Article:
applications, but for real delicate bas reliefs or textures, they
are in my opinion still too course. There is also the issue of
cleaning up the prototypes. The raw surface of these, is porous
and grainy, and really requires some manual attention, either in
the resin, or in the metal. This also limits the level of surface
detail that can be successfully rendered by this technology. The
prototypes also require some special handling during the casting
process, but this seems to be more a matter of educating the
caster than a real limitation. CNC mills are limited when it
comes to undercuts, and the very nature of working with tool
paths, impacts the design process tremendously. In fact, tool
paths could be called a design process in their own right.
Depending on your software and the model in question, this could
be another meaningful learning curve. Essentially I think of
milling as being a suitable approach for relief-tye designs or
simple forms with complex surfaces, not for sculptural, free form
or other complicated forms. All this being said, the combined
strengths of the two technologies should be able to execute most
jewelry applications beautifully.

Practicality is another issue. It takes me 7 to 30 hours to
complete a digital model ( mind you, these are complex pieces
created from scratch). After that, I still have a few hundred
dollars to shell out to an STL server, or I have to own a 50,000
dollar machine, with which I have to spend more time, or pay
someone elso to spend more time. If I’m outputing to a mill, I
have the expense of the mill, the expense of the tool path
software (camex etc.), and the expense of someone who has the
time and expertise to use both ( or take on another learning
curve myself). Compare that to paying $400.00 to a skilled model
maker and being done with it ( you hope), and you have to think
hard about the time and money involved in CAM. On the other hand,
once it’s digital, its quite permanent, easy to revise and reuse,
and available to take advantage of future advances in technology.
It’s also generally a superior product, and often times it’s the
only approach that will truly deliver a satisfactory result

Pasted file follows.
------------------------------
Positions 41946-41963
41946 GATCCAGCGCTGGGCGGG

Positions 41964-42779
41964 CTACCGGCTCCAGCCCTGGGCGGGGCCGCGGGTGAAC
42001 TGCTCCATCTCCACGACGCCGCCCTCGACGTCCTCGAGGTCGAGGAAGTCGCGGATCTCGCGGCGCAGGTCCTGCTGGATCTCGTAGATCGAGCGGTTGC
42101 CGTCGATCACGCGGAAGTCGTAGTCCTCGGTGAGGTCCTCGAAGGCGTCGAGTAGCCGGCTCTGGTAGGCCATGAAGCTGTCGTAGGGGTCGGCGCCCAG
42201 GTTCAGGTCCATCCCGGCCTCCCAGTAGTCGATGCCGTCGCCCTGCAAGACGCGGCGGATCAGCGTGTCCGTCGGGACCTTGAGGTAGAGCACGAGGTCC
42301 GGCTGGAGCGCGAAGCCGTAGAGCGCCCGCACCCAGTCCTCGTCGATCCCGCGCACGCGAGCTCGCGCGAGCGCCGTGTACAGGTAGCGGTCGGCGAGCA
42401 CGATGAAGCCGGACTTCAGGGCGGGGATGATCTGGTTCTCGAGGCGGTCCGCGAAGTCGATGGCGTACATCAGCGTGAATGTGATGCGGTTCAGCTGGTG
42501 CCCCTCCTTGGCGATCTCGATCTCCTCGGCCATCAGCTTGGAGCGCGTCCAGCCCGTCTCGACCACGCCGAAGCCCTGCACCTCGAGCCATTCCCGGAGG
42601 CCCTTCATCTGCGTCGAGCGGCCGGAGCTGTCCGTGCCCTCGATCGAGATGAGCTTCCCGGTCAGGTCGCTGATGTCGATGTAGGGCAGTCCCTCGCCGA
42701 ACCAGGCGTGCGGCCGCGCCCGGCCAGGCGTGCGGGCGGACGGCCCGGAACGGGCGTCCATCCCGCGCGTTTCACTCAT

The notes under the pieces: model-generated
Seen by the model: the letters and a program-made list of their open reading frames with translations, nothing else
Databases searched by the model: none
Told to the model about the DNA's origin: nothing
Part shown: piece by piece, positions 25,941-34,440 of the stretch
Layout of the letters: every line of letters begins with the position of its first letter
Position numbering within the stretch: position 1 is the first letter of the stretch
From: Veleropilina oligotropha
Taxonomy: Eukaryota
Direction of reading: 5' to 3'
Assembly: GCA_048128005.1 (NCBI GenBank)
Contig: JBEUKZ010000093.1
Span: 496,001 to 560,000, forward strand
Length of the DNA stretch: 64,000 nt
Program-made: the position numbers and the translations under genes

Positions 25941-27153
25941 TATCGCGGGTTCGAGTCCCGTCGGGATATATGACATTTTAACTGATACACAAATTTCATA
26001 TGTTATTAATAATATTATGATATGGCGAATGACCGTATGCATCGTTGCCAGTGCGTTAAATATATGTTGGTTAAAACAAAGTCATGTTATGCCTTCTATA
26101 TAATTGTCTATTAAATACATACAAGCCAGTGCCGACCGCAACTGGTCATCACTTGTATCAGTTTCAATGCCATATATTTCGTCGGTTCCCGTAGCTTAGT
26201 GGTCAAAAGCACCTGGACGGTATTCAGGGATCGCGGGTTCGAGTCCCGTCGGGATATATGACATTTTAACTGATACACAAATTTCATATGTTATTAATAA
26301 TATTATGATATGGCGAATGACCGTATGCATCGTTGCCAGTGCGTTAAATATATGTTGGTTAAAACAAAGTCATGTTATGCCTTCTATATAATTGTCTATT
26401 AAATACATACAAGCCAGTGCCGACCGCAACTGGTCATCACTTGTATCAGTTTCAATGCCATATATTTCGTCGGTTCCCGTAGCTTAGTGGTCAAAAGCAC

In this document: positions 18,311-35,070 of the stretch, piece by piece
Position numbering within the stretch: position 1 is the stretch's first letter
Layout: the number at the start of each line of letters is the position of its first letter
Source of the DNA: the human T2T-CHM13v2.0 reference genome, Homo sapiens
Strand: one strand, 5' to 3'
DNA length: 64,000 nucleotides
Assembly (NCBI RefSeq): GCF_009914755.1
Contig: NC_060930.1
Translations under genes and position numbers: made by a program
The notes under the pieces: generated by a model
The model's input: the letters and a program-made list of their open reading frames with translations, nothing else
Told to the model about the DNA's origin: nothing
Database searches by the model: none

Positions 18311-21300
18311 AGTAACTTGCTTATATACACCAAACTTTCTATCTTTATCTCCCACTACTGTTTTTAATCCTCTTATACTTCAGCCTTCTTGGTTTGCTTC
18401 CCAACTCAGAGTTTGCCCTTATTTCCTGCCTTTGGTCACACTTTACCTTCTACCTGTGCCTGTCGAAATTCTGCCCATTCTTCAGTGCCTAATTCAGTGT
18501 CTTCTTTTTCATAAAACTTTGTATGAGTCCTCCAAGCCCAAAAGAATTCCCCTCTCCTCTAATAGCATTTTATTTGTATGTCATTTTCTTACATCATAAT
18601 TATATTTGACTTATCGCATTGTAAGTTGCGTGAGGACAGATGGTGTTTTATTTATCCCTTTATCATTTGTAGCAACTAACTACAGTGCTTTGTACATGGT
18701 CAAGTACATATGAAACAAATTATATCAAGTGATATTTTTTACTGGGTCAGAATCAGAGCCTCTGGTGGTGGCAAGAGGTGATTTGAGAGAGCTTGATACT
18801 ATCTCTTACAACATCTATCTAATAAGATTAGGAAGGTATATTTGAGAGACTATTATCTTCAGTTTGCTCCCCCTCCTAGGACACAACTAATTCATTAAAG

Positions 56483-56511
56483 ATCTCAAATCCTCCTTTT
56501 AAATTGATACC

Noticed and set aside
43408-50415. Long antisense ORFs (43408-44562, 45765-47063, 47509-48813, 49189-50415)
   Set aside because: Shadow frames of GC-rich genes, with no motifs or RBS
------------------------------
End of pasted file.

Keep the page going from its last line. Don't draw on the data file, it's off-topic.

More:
Wrapping up, I have to say that I find the computer to be an
indespensible design, development and engnineering tool. When I
have completed a digital design and model, there are very few
questions left for myself, the model makers (digital or
traditional), or the jeweler. I can really explore my options
fully, and when a project is complete, it becomes part of my own
library for future manipulation and development. On the
manufacturing front, I really enjoy being able to obtain the
predictable, precise results that CAM provides, although being a
staff designer for a large manufacturer makes the very real cost
and overall practicality issues less of a concern for me. One
thing is for sure; digital technologies are already impacting the
jewelry industry, and will inevitably become more affordable,
practical and therefore prevalant, in the future. It therefore
merely becomes a question of how long, and to what extent this
will impact us in our careers, and how proactive we are willing
to be in these changes.

I told you it would be difficult!!(hope it wasn’t too long and painful)


“CAD” stands for “computer aided design”
“CAM” stands for “computer aided manufacturing”

Dear Kim: Read your message regarding CAD/Cam with interest.
There is now available a CAM solution that is relatively easy to
learn and reasonable. Contact me if your interested:Eisinger
Ent: @Eisinger_Enterprises ask for Art2Part plus Mill. Around